In The Importance of Being Earnest, how does Oscar Wilde use symbolism in his social commentary?

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The symbolism that we find in Oscar Wilde's The Importance of Being  Earnest is mostly situated around the items that constitute the different ways in which Jack and Algernon indulge in their double lives. One of these symbols is food, as well as its extravagant and careless consumption.

We find that both Algernon and Jack's alter ego, Ernest, have a penchant for over-indulging at expensive restaurants only to leave the bills unpaid for.This causes in Jack a sense of joy, as if being "bad" was a goal of his. This is significant because Ernest (when in the country living as Jack) is a model of good manners and responsibility, as he is in charge of the manor entailed to him by his adoptive father, and because he is also in charge of Cecily, who is his ward.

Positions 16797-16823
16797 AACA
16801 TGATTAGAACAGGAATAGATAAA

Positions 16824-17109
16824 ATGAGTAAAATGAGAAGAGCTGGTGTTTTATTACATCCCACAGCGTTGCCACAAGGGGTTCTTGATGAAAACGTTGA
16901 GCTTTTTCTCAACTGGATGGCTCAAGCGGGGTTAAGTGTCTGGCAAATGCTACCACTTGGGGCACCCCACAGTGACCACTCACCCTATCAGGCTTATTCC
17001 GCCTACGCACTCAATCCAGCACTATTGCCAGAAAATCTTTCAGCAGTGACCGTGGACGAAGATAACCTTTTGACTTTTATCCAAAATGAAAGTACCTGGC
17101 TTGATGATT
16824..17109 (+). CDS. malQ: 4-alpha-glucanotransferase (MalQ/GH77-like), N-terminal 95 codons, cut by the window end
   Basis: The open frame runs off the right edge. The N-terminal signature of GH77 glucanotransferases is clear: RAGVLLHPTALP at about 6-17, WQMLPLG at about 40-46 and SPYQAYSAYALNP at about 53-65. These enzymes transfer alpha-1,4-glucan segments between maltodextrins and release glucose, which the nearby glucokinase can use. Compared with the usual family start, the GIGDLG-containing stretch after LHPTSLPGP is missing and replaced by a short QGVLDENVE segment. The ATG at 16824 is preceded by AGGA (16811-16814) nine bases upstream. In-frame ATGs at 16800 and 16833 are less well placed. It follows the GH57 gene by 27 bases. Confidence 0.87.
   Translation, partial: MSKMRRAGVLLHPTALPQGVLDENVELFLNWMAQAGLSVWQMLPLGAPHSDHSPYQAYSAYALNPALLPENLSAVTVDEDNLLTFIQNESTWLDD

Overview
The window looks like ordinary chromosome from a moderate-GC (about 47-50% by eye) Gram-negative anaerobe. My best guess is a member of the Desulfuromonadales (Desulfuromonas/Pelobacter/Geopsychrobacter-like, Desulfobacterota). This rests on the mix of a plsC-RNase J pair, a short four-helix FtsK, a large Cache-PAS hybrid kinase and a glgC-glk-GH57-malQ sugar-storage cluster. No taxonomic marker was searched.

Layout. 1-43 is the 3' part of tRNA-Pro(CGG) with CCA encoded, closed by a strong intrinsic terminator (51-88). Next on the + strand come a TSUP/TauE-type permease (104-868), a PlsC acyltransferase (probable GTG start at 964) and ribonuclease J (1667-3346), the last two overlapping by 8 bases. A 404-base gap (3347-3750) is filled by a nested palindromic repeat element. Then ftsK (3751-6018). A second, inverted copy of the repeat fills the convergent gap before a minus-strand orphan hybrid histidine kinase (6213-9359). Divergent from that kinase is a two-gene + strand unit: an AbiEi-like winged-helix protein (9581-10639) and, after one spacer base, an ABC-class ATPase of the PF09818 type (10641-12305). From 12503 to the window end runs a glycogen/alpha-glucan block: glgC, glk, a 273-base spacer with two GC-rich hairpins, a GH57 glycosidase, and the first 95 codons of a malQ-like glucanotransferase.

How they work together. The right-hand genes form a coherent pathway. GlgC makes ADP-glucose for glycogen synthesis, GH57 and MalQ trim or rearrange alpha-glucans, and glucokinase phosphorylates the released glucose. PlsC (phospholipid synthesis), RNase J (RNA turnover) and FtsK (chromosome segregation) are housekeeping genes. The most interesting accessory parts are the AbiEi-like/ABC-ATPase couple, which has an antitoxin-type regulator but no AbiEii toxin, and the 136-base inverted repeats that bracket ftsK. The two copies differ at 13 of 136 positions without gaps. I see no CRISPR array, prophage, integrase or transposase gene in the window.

Therefore, food is a door to freedom for Jack and Algernon that shows extravagance at its best: Run bills, enjoy your meals, and do not pay. That is the life of the true so-called rich in Victorian England: A group of people that lead...

(The entire section contains 594 words.)

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